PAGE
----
These Two African Football Teams Just Competed in the World Cup for Unrecognized Countries


The second ConIFA World Cup, an international soccer tournament for stateless nations, unrecognized countries, and all of those who feel they deserve a national team, but can’t be accepted into FIFA—and world football—occurred last week in Abkhazia.

Abkhazia is internationally recognized as a semi-autonomous region of Georgia, a country in the Caucasus, but it is completely controlled by an independent government, and Georgia bans travel across their border.

As is the case with the hosts, the other teams in the World Cup represent countries, or people, with complicated legal situations and intricate international diplomacy. But ConIFA and its World Cup push forward under the philosophy that not being part of an internationally recognized country should not stop you from enjoying some good and wholesome international football.

The competition, which was eventually won by Abkhazia, saw the emergence of a few favorites: Northern Cyprus—a self-declared independent country in the mostly Turkish northern part of Cyprus, Iraqi Kurdistan, and Panjab—a team representing the Punjabi diaspora from northern India and northern Pakistan to the United Kingdom—who lost the final to the hosts in a thrilling game decided by penalties.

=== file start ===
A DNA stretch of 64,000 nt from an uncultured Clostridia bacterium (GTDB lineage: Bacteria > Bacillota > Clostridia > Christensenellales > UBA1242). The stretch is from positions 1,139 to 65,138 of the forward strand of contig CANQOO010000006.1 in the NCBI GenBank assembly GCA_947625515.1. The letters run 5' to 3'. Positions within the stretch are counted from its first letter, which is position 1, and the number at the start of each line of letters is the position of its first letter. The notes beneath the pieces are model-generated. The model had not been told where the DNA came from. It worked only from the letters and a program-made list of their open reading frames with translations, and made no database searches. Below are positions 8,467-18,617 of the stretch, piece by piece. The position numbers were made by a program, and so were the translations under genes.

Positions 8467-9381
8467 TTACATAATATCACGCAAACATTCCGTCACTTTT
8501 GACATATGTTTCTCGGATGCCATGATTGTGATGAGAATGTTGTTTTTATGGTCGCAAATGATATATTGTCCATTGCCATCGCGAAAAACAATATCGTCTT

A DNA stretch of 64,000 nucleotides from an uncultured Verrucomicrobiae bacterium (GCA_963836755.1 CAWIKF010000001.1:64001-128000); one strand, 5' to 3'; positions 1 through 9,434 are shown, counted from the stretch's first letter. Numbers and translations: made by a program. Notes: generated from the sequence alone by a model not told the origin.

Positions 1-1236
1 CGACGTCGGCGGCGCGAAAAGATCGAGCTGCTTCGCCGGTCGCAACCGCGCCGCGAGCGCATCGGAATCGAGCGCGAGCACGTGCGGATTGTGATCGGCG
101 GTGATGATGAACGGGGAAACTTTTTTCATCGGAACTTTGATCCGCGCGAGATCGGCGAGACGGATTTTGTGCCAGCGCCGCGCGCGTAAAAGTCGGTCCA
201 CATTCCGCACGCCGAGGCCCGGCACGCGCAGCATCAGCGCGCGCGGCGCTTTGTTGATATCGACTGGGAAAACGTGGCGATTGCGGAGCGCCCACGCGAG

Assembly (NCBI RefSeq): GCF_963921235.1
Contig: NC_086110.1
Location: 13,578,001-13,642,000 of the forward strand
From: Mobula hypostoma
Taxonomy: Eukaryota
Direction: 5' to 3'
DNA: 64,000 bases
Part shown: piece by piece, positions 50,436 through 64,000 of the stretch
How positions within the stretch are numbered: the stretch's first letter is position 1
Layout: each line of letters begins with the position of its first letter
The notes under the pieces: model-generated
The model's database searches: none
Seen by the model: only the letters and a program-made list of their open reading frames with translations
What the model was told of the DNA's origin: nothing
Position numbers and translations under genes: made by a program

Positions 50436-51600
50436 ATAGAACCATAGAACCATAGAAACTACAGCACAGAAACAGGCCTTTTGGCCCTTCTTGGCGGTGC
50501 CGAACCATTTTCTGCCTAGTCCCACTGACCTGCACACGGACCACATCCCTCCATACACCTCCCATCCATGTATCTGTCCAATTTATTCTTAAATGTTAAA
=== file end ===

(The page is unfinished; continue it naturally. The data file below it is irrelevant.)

However, the two African representatives in the tournament, Somaliland and Chagos Islands, did not do so well, as both finished in the bottom four (out of 12 competing teams). Chagos Islands, in particular, had a tough tournament, as they lost both their games against Abkhazia and Western Armenia by a combined score of 0-21. Somaliland didn’t do much better, also losing their two games against Panjab and Sápmi—a team representing the indigenous Sami people from the region along the borders between Sweden, Norway, Finland and Russia—but by a combined score of 0-10.

Somaliland Football TeamSomaliland Football Association. Photo via ConIFA Facebook page.

Both African teams were eliminated from title contention early, but they got to play two more games, in the “placement round,” to decide the final ranking at the bottom of the table. But, for both teams, participating in this tournament was about much more than the disappointing results on the field. It was about raising awareness of their national identities, of their very existence, despite it often not being recognized.